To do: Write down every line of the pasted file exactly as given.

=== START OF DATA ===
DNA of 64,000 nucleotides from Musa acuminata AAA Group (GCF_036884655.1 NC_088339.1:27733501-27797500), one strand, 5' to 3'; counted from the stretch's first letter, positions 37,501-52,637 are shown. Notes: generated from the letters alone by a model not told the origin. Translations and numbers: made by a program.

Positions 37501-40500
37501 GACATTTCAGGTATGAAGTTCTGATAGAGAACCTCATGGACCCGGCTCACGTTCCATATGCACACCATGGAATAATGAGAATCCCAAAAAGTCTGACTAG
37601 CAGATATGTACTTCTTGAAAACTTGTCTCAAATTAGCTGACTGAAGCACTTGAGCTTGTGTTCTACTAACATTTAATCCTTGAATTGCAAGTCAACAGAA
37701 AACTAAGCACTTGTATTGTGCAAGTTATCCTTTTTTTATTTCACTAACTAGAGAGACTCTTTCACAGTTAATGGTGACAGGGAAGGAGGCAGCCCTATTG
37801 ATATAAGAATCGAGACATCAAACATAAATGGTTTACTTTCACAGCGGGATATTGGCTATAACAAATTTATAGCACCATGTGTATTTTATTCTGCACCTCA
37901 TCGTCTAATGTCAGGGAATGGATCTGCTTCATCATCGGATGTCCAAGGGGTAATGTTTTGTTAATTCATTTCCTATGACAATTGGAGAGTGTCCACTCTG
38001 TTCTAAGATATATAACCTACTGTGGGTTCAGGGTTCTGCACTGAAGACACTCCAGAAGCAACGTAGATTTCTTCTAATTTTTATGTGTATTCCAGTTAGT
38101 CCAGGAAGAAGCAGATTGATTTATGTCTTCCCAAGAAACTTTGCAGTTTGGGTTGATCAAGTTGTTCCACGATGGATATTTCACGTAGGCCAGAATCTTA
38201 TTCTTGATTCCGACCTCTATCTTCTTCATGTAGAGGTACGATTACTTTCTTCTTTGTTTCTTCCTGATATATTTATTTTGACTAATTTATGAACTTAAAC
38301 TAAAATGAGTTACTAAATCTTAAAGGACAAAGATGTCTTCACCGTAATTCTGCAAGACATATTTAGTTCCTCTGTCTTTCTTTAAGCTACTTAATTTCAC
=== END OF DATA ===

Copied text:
DNA of 64,000 nucleotides from Musa acuminata AAA Group (GCF_036884655.1 NC_088339.1:27733501-27797500), one strand, 5' to 3'; counted from the stretch's first letter, positions 37,501-52,637 are shown. Notes: generated from the letters alone by a model not told the origin. Translations and numbers: made by a program.

Positions 37501-40500
37501 GACATTTCAGGTATGAAGTTCTGATAGAGAACCTCATGGACCCGGCTCACGTTCCATATGCACACCATGGAATAATGAGAATCCCAAAAAGTCTGACTAG
37601 CAGATATGTACTTCTTGAAAACTTGTCTCAAATTAGCTGACTGAAGCACTTGAGCTTGTGTTCTACTAACATTTAATCCTTGAATTGCAAGTCAACAGAA
37701 AACTAAGCACTTGTATTGTGCAAGTTATCCTTTTTTTATTTCACTAACTAGAGAGACTCTTTCACAGTTAATGGTGACAGGGAAGGAGGCAGCCCTATTG
37801 ATATAAGAATCGAGACATCAAACATAAATGGTTTACTTTCACAGCGGGATATTGGCTATAACAAATTTATAGCACCATGTGTATTTTATTCTGCACCTCA
37901 TCGTCTAATGTCAGGGAATGGATCTGCTTCATCATCGGATGTCCAAGGGGTAATGTTTTGTTAATTCATTTCCTATGACAATTGGAGAGTGTCCACTCTG
38001 TTCTAAGATATATAACCTACTGTGGGTTCAGGGTTCTGCACTGAAGACACTCCAGAAGCAACGTAGATTTCTTCTAATTTTTATGTGTATTCCAGTTAGT
38101 CCAGGAAGAAGCAGATTGATTTATGTCTTCCCAAGAAACTTTGCAGTTTGGGTTGATCAAGTTGTTCCACGATGGATATTTCACGTAGGCCAGAATCTTA
38201 TTCTTGATTCCGACCTCTATCTTCTTCATGTAGAGGTACGATTACTTTCTTCTTTGTTTCTTCCTGATATATTTATTTTGACTAATTTATGAACTTAAAC
38301 TAAAATGAGTTACTAAATCTTAAAGGACAAAGATGTCTTCACCGTAATTCTGCAAGACATATTTAGTTCCTCTGTCTTTCTTTAAGCTACTTAATTTCAC